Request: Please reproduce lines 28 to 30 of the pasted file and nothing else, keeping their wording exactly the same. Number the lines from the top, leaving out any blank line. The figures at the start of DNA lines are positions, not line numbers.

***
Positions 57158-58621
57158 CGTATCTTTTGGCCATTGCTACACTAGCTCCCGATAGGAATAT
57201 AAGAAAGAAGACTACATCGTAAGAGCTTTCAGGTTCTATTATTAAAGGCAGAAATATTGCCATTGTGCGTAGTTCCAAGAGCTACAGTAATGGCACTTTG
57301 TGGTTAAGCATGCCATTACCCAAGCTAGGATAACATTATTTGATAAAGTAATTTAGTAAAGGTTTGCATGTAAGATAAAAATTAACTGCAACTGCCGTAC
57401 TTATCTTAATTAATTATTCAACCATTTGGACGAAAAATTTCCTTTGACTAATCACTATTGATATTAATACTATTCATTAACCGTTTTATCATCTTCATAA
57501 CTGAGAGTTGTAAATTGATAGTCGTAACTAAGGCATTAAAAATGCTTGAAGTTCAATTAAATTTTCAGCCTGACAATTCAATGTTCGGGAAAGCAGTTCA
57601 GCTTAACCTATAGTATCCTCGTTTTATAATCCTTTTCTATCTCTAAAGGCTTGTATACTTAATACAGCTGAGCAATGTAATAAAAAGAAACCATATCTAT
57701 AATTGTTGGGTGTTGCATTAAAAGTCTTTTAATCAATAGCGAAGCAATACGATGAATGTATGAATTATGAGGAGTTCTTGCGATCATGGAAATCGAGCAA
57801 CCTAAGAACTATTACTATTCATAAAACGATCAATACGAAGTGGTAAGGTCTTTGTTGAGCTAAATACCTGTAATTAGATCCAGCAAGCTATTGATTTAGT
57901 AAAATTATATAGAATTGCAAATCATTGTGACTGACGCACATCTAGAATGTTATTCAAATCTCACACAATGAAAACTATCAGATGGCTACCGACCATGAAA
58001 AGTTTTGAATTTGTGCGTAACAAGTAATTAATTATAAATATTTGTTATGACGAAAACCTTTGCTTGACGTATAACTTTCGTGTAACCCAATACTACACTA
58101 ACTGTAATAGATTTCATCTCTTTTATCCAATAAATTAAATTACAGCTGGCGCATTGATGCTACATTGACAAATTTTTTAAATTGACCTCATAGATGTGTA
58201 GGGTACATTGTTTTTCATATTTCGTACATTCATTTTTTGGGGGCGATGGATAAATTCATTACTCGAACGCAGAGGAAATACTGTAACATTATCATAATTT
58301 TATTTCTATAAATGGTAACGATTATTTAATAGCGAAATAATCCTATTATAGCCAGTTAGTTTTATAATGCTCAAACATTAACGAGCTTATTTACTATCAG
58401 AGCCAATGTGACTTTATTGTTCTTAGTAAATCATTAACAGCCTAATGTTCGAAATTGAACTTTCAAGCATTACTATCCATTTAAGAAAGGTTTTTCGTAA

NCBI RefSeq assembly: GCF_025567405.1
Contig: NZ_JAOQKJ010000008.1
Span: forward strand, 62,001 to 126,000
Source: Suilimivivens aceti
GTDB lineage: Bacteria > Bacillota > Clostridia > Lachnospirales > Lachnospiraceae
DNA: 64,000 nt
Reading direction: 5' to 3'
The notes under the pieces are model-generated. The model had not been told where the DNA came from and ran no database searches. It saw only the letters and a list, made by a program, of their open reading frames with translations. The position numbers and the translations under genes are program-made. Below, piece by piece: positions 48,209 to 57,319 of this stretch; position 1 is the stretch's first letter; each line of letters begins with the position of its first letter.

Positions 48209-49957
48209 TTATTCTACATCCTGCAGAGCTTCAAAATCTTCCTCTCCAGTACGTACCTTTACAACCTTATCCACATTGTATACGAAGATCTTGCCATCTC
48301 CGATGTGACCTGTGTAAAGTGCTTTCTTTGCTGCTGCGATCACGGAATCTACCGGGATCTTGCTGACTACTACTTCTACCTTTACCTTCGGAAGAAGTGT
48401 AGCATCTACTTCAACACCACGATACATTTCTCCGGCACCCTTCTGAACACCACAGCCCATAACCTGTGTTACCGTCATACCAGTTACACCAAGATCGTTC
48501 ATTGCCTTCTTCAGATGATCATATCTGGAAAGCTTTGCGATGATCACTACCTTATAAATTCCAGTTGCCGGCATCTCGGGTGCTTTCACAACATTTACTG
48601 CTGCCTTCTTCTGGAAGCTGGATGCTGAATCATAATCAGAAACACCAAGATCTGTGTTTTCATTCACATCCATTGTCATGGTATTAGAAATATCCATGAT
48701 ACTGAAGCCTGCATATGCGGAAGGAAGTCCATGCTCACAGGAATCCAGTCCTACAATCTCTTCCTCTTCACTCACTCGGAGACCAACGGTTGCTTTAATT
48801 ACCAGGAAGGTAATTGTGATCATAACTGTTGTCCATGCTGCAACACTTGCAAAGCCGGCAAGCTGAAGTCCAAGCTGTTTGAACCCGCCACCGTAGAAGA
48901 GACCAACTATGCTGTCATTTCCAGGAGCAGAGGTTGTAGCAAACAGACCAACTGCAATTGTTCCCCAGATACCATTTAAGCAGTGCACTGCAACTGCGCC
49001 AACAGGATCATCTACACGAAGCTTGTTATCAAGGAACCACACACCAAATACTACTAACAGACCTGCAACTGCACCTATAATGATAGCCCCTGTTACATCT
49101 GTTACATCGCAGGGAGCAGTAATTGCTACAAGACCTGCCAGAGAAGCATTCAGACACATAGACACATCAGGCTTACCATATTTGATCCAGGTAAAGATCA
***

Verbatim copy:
48501 ATTGCCTTCTTCAGATGATCATATCTGGAAAGCTTTGCGATGATCACTACCTTATAAATTCCAGTTGCCGGCATCTCGGGTGCTTTCACAACATTTACTG
48601 CTGCCTTCTTCTGGAAGCTGGATGCTGAATCATAATCAGAAACACCAAGATCTGTGTTTTCATTCACATCCATTGTCATGGTATTAGAAATATCCATGAT
48701 ACTGAAGCCTGCATATGCGGAAGGAAGTCCATGCTCACAGGAATCCAGTCCTACAATCTCTTCCTCTTCACTCACTCGGAGACCAACGGTTGCTTTAATT